United Steelworkers and Mexico’s Los Mineros union could develop a unification proposal as soon as this August.
In Mexico, few independent union exist that are not effectively controlled by the Mexican government. According to United Steelworkers International Affairs Director Ben Davis, fewer than 1 percent of Mexico’s unions are truly independent unions. As a result of the lack of independent unions in Mexico, Mexican workers have had a very hard time advocating for higher wages. Further, those unions that are independent in Mexico—like the National Union of Mine, Metal, Steel and Related Workers of the Mexican Republic, aka Los Mineros—have faced severe oppression at the hand of government-sponsored unions.
In 2006, Los Mineros President Napoleon Gomez Urrutia was forced to flee to Canada after the Mexican government charged him with what union officials characterize as trumped-up charges of embezzlement. A federal Mexican court has dismissed the charges against Gomez Urrutia, but the charges against him remain pending at the state level. Supporters of the exiled labor leader says that he was only charged with crimes after he demanded an investigation of 2006 mine explosion that killed 65 workers at the Pasta de Conchos. Gomez Urrutia has been running the 180,000-member Los Mineros union out of the Steelworkers’ District 3 offices in Burnaby, British Columbia.
Despite the charges against Gomez Urrutia and his forced exile, his continued relevance was demonstrated late last week when officials for the Mexican operations of steel corporation ArcelorMittal traveled to Toronto to negotiate with the exiled Mexican labor leader. The trip was made possible in part through the assistance of the United Steelworkers (USW), who may merge with Los Mineros later this year.
Last month, In These Times Contributing Editor Kari Lydersen profiled how the unique cross-border solidarity emerged between USW and Los Mineros. In 2005, steelworkers went out on strike at an Asarco owned copper mining and smelting mill in Arizona in 2005. Many Mineros members who work at the Grupo Mexico company, which owns Asarco, went out on strike and performed other solidarity actions in support of striking miners in Arizona.
As a result of that strike, a solidarity agreement was formed between those two unions in 2005. In 2010, USW and Los Mineros formed a joint commission to look at merging their two unions. According to United Steelworkers Public Affairs Director Gary Hubbard, the joint commission is working toward a unification proposal for discussion at the Steelworkers’ convention in August in Las Vegas.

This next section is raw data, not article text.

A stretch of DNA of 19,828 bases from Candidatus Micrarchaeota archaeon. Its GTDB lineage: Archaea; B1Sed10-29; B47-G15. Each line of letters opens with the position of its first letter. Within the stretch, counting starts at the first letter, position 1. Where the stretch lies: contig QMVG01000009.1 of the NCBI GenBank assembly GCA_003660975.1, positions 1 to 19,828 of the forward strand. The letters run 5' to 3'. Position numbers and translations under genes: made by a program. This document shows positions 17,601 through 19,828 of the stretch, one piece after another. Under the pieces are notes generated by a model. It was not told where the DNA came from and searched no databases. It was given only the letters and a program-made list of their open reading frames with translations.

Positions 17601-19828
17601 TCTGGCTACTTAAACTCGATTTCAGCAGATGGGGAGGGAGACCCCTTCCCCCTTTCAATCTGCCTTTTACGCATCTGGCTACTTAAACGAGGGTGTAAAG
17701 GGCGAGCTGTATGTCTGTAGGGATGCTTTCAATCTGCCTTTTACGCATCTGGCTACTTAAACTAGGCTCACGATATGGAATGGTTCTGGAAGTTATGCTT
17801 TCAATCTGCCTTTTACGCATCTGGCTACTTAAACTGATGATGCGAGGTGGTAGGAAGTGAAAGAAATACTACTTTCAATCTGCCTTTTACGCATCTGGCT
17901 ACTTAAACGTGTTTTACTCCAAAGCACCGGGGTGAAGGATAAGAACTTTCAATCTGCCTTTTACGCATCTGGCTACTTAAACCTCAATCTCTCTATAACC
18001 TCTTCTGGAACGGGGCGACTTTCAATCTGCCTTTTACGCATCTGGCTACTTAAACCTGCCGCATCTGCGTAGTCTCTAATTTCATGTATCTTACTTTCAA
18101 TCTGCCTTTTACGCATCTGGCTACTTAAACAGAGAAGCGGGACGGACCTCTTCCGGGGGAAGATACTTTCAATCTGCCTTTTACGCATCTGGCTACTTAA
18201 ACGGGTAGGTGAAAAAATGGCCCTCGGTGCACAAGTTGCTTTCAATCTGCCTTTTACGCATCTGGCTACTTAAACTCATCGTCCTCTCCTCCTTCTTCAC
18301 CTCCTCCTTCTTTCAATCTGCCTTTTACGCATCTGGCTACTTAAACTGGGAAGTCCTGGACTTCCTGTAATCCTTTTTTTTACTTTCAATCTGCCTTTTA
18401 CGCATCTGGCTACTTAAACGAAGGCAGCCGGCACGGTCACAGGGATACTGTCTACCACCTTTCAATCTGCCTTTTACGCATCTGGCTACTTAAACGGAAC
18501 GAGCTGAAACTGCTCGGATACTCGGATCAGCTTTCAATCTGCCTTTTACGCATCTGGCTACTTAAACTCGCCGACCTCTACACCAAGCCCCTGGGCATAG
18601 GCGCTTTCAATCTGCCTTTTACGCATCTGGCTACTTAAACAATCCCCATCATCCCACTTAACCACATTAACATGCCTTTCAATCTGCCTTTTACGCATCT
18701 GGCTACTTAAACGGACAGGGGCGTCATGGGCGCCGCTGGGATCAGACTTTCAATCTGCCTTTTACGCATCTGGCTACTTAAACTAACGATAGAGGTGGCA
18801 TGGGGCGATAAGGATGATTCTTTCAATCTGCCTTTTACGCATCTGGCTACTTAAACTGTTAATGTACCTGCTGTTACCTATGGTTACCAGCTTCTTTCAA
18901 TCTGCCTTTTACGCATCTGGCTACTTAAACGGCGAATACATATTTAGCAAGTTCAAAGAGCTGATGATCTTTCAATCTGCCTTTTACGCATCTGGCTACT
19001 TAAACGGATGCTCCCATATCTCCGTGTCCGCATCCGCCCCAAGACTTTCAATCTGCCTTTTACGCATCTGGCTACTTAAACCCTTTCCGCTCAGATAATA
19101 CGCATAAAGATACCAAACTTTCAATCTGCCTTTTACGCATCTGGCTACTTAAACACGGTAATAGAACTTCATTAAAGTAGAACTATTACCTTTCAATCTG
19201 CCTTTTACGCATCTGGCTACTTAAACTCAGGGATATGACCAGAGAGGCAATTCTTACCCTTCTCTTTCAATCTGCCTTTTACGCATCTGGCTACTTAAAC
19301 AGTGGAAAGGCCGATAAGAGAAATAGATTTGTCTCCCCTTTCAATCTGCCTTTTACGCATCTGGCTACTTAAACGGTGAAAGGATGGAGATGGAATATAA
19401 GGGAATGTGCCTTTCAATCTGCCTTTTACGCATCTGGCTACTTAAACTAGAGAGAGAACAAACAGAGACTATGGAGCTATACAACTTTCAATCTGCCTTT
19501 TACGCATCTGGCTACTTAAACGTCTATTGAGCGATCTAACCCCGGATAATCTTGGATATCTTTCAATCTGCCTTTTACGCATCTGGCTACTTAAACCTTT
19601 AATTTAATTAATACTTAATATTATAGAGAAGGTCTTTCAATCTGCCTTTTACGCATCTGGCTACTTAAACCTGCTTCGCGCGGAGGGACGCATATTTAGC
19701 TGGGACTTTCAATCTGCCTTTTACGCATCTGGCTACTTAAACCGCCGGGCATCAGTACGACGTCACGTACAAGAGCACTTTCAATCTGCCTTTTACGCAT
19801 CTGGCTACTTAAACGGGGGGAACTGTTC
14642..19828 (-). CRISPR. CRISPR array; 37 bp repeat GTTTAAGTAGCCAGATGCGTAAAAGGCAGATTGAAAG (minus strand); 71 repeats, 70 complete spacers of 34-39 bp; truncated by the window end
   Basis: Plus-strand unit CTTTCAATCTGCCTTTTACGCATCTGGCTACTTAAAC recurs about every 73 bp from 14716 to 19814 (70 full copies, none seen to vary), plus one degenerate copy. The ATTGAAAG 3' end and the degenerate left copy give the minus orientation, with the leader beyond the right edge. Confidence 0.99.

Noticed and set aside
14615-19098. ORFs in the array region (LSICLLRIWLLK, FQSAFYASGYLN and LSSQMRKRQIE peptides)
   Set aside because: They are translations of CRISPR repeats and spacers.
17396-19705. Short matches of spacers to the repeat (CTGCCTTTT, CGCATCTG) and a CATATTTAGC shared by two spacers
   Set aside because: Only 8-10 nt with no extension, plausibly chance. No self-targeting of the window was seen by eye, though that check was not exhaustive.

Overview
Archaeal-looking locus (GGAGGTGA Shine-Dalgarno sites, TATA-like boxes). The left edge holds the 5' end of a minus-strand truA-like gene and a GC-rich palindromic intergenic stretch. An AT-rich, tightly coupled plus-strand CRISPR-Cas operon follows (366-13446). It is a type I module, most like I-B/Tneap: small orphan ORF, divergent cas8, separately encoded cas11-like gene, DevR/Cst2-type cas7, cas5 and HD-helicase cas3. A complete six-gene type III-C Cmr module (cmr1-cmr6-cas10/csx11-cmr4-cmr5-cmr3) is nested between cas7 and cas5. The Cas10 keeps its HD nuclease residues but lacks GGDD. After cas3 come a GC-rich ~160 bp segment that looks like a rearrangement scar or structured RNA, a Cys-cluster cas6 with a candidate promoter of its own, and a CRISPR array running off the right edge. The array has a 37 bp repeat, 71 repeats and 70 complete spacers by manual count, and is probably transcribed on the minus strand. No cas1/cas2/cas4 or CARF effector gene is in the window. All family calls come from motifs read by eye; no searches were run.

As Kari Lydersen noted, “If the merger occurs, the new USW-Mineros union would represent more than 1 million workers—the USW has 850,000 members, while the Mineros has 180,000.”
If the USW/Los Mineros merger passes, as many expect it will, it would be the first between a Mexican-based union, an American affiliate of a union and a Canadian affiliate of a union—marking a new phase of cross-border solidarity. The merger has the potential to reshape labor markets in both countries.
“We are directly affected everyday by the low-wage competition from Mexico. The reason that competition is low-wage is because Mexican government keeps wages low by busting unions,” says USW International Affairs Director Ben Davis. “It’s a matter of survival for us to have democratic unions that support workers’ rights and raise wages. It’s really about closing the gap the right way by bringing Mexican wages up, not our wages down, through strengthening alliances between workers who quite often have the same employers.”
Correction: The original version of this article stated that members of both USW and Los Mineros would vote on a unification proposal if it were part of USW’s August convention. In fact, only USW members can vote on proposals presented at the convention.
This article was originally published on Working In These Times.